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TAGS: Consequences, Discipline, Rewards, Timeout

Time Out – Discipline or Reward?

Yvonne Nelson-Reid, B.Ed., M.A.
YVONNE NELSON-REID, B.Ed., M.A., is a mother of 5, writer, teacher, depth psychologist, and career coach. As a certified MBTI and MMTIC professional, she uses typology as a tool for helping others understand differences and communicate more effectively.
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Why is it that some discipline tactics are punishment for some, but a reward for others? We are all different. Understanding and appreciating those differences can be a helpful guide in how we choose to parent our child and the efficiency in doing so.

What works for one might not always work for another. As one who thrives on the interactions of being around other people, my greatest childhood punishment was time out. I could hear giggly conversations that I just knew were key to our human survival and I was missing it! World problems were being solved, and again, I was missing it!

Okay, well perhaps I exaggerate, but point made, I hated being isolated. Clearly, this type of discipline worked for me, in particular as a deterrent to bad behavior, but certainly not as rehabilitation as I fumed around my room like a caged animal eager to be set free.

Time out was a popular parenting tool when my children came along and was often recommended across the board. Knowing how it affected me, I of course employed this tactic with my first child. I would listen outside her door fully expecting outrage on the other side, only to hear nothing but silence. I would wait a minute or two then peek in her room only to find her playing peacefully in a corner content as can be.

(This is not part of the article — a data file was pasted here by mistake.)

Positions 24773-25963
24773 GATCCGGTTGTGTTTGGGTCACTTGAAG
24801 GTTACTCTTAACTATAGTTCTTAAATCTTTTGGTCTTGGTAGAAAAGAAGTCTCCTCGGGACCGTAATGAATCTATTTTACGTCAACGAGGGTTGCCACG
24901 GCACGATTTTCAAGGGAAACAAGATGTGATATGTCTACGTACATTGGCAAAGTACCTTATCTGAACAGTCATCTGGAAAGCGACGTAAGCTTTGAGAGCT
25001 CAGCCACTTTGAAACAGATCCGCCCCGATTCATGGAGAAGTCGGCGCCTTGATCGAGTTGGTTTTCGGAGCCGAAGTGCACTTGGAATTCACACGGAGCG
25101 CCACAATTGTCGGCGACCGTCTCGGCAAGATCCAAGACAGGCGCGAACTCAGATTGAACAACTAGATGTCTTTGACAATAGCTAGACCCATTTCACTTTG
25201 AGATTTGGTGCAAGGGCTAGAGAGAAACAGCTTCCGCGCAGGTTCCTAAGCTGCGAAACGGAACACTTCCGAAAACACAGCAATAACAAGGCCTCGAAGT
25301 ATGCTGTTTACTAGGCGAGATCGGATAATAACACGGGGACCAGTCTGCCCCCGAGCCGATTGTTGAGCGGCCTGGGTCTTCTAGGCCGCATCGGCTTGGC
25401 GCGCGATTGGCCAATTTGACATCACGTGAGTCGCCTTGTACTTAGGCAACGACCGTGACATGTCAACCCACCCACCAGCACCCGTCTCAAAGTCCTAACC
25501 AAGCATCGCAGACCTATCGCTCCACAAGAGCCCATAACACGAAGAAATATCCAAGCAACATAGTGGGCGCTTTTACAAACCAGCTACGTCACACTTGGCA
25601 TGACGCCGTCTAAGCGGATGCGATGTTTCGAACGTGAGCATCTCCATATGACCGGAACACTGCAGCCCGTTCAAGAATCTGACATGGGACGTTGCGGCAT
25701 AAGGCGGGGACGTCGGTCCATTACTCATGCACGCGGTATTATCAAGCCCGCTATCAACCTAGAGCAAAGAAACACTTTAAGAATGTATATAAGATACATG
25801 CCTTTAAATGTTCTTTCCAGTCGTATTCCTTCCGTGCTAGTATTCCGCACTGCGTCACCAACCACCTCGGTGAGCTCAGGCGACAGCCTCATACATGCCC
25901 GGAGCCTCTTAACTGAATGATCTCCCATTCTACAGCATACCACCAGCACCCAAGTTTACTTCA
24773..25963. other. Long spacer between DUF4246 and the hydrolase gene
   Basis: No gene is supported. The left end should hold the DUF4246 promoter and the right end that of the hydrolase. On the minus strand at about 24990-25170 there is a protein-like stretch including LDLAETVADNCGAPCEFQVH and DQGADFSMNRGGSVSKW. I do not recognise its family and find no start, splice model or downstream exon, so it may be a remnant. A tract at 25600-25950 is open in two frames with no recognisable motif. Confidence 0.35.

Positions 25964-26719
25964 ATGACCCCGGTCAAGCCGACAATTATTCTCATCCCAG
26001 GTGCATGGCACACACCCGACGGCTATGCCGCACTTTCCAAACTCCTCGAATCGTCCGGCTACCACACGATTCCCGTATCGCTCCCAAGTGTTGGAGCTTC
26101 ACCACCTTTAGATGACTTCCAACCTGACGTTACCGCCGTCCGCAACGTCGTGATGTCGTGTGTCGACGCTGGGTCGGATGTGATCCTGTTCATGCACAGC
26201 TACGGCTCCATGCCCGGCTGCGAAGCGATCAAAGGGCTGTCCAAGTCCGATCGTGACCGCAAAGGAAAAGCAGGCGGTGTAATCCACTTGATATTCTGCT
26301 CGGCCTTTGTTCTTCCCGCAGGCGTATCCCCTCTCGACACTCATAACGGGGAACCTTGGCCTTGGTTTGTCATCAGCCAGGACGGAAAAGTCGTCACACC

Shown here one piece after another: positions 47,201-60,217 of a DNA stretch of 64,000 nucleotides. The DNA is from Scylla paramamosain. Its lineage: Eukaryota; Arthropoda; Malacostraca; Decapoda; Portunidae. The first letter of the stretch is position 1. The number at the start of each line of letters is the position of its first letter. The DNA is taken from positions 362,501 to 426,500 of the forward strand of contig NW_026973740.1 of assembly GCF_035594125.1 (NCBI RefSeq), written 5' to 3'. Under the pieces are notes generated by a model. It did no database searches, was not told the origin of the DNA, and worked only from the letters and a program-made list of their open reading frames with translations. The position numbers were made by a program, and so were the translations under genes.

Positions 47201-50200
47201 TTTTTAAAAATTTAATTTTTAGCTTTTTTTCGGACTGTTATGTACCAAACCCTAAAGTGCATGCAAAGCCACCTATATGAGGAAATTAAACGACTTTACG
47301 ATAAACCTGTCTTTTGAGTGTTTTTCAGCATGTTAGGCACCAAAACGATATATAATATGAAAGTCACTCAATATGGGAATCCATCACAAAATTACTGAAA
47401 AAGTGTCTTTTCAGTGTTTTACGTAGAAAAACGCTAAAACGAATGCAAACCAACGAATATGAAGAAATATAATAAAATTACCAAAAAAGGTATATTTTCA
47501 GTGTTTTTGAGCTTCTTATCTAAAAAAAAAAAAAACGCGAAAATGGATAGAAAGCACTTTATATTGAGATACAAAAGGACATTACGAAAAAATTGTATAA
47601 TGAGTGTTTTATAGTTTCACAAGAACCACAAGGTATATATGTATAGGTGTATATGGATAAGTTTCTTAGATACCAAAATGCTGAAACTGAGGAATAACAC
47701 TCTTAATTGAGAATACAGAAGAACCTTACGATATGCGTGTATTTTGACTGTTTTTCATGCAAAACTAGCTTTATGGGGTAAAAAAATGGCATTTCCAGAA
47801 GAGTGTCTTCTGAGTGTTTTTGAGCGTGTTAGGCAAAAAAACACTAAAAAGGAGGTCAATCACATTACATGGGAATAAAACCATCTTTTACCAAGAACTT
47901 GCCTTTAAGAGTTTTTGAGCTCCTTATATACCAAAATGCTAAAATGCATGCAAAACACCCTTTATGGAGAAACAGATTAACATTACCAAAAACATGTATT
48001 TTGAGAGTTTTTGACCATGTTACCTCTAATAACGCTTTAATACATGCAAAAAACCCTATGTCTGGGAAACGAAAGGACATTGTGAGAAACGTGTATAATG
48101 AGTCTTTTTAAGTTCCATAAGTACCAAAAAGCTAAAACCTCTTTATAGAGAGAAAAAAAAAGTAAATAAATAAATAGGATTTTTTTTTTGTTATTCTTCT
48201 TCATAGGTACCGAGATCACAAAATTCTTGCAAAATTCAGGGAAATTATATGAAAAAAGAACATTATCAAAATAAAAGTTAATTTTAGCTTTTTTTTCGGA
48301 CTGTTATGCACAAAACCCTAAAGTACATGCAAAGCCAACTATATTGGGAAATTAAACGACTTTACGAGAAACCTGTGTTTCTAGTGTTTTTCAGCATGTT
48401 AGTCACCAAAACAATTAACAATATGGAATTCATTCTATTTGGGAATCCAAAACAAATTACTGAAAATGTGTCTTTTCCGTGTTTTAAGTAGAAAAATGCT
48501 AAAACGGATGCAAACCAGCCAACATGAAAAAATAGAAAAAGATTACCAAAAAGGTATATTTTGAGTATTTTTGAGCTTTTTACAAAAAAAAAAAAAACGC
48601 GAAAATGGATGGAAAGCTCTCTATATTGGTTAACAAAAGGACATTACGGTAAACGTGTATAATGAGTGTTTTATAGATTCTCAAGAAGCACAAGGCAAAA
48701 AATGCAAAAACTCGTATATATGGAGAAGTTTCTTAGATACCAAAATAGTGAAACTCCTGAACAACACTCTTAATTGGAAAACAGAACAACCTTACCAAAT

My reflective and introspective daughter was fully engaged in play, enjoying her time to be on her own. Clearly, time out for her was not a deterrent for bad behavior, but more of a reward for much appreciated alone time.

Once my second daughter came along, time out for her was torment. She would consistently remind us that she was in her room announcing each minute as it passed or before telling time, asking us every few seconds if she was done yet, whereas, I’m embarrassed to admit, our oldest would often be in time out the longest since we would forget she was even there!

Time out, as a discipline tool, clearly works for some but not others. It gave my first daughter time to reenergize and reflect, my second daughter a time to rage and dispense her frustration, and Mom a little break to gather thoughts, find patience, and perhaps even complete an errand or two.

For me, the best part of time outs were the reflective conversations afterwards, all smothered in hugs.


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The younger the child the greater the chance they will underestimate the amount of time it will take to complete an assignment, especially if it is a new kind of assignment. Teach them better timing. It is not about irresponsibility. It is about timing.


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